By Laurel Borrowman, Life & Style Editor
When I moved to Vancouver in 2002 to start university, I was under the impression that it was a city similar to Victoria, where I had lived for both middle and high school. In terms of weather, geography, culture, and ethnic diversity, I was oblivious to any major differences aside from sprawl and population of the two. What a sad, naïve Vancouver-Islander I was.
As I progressed through my three-year career at UBC, I was slapped in the face with all four of these differences. Even though I was living in the teeny bubble of campus for half that time, I realized there are about three times as many people in Vancouver, and more notably, that it rains about twice as much here.
I grew to loathe Vancouver very quickly. I’m sure now that population and weather are the two main reasons that the majority of my Islander friends hate this city, and make as few trips over to the Mainland as possible. I feel for them. But I no longer empathize, as I have discovered the secret to loving this city like your very own chubby, little baby.
Yes, the plethora of cheap concerts, cheap Thai food, cheap thrift stores, and wicked local bands have a hand in my now-undying love for the V-dot. Along with that, we’ve got myriad wicked independent galleries, cheap studio spaces, establishments open past 10 p.m. on any given evening, the bike paths kick ass, the buses run more than once every hour, there is always something entertaining on the streets (I’m looking at you, East Van), and I have made some friends who are unique and wonderful humans. These are all important, but above all, I would like to thank my gumboots.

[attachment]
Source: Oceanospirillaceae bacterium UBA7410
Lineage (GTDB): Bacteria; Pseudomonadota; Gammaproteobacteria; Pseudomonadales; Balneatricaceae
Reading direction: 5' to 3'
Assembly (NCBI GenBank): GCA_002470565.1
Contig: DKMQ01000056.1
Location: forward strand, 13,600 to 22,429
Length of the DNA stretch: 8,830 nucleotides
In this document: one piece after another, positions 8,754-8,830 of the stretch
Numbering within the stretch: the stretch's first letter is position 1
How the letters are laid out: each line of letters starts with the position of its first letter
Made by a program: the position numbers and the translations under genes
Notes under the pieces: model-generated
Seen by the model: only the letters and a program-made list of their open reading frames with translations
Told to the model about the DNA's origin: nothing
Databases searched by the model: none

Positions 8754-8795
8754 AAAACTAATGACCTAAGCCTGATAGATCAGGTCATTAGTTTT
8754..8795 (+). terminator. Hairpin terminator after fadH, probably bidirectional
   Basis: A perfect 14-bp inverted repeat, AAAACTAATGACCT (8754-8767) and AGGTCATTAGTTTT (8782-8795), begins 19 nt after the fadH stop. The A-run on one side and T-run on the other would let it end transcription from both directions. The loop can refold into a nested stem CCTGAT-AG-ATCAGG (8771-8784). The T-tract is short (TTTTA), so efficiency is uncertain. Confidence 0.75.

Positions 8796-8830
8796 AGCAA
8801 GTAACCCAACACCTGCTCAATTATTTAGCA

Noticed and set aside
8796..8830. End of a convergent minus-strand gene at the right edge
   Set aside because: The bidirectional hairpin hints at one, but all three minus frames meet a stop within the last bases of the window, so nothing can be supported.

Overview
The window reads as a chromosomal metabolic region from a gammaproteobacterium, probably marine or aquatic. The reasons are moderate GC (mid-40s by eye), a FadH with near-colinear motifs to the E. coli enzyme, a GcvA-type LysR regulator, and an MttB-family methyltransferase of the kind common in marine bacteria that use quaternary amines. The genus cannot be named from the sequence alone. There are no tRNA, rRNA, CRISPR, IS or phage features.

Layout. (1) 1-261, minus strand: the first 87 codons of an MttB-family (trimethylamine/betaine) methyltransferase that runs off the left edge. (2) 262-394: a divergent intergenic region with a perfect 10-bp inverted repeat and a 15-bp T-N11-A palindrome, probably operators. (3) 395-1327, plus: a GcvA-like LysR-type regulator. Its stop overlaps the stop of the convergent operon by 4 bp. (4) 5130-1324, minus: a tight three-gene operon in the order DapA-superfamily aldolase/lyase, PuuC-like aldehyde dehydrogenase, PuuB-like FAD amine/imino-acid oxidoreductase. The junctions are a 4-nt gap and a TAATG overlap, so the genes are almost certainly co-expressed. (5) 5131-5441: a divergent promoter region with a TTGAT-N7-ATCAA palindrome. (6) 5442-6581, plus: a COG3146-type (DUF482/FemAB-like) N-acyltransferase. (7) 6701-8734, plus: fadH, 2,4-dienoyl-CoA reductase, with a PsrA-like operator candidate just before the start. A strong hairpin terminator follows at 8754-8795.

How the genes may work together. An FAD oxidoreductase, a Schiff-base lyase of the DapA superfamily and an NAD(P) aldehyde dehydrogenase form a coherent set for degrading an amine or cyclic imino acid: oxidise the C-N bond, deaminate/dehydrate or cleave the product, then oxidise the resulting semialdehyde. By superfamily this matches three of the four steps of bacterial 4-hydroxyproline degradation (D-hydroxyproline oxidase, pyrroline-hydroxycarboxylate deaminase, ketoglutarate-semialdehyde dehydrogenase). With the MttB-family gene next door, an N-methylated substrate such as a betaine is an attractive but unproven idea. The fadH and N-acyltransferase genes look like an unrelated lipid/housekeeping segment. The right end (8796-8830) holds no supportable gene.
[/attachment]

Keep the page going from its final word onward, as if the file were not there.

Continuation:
My beautiful, $40, black rubber steel-toed CSA-approved, 100 per cent waterproof gumboots. People get miserable here for a bunch of reasons, but I’ve come to strongly believe that it is simply because they get wet feet.
Here is my math: wet feet = gushy feet = squishy sounds in shoes = noises akin to flatulence = social shunnery = isolation = nobody to go puddle jumping/snow activity-ing with during a long winter.
Similarly: wet feet = cold feet = cold legs = cold body = cold posture = frowning face = folks on bus telling you to smile = your fist in Talky McTalkerson’s face = general bad news-ish with law… and so on.
In short, wet feet are a lose-lose situation.
Don’t even try to tell me that umbrellas are the way forward. Umbrellas suck. They’re a waste of money, valuable sidewalk space, and have put many precious eyeballs in clear and present danger too many times to count. Get a jacket with a hood on it.
Wet feet are awful. They will ruin your life, and you won’t realize how beautiful this part of the world is—because it truly is—until you invest in a good, sturdy pair of gumboots or waterproof footwear of some form.
And if you are one of those people who never go outdoors, or don’t have to walk more than 10 feet in your daily routine, ever, well, you don’t know what you’re missing. Get outside. Just get some gumboots to do it.